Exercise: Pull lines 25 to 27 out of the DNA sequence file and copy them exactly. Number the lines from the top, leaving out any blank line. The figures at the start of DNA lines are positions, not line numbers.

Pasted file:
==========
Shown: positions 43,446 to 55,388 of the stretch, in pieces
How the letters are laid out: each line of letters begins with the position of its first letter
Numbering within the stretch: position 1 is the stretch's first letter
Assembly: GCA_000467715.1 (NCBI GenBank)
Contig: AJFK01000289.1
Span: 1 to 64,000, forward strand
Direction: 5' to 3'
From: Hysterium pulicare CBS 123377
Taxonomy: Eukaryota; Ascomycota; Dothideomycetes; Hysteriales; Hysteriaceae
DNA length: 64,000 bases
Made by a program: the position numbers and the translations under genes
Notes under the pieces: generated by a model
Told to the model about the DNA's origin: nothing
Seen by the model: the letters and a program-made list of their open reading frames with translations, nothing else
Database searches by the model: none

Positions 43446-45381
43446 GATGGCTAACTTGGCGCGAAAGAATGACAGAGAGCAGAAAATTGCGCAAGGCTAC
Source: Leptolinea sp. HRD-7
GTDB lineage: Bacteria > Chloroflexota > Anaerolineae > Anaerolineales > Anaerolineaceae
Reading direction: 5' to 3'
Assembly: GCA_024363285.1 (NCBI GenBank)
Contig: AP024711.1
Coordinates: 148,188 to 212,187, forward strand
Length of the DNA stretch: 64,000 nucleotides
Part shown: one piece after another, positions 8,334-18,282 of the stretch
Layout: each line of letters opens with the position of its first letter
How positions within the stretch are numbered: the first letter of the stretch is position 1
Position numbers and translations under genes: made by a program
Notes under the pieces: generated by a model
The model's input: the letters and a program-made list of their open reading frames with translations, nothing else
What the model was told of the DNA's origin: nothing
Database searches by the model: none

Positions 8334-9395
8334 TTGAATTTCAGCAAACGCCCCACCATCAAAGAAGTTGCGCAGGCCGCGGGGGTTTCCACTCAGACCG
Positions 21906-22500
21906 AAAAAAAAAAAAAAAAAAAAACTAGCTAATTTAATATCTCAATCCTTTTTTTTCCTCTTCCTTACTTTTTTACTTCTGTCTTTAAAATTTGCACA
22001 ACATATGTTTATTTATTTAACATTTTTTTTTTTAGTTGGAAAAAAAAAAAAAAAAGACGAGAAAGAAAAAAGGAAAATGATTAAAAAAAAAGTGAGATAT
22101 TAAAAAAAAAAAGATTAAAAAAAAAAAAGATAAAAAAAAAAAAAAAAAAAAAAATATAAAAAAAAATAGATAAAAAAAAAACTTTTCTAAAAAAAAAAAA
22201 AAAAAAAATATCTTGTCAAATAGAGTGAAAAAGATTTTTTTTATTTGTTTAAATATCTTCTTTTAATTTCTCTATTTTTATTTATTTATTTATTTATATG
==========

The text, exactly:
Part shown: one piece after another, positions 8,334-18,282 of the stretch
Layout: each line of letters opens with the position of its first letter
How positions within the stretch are numbered: the first letter of the stretch is position 1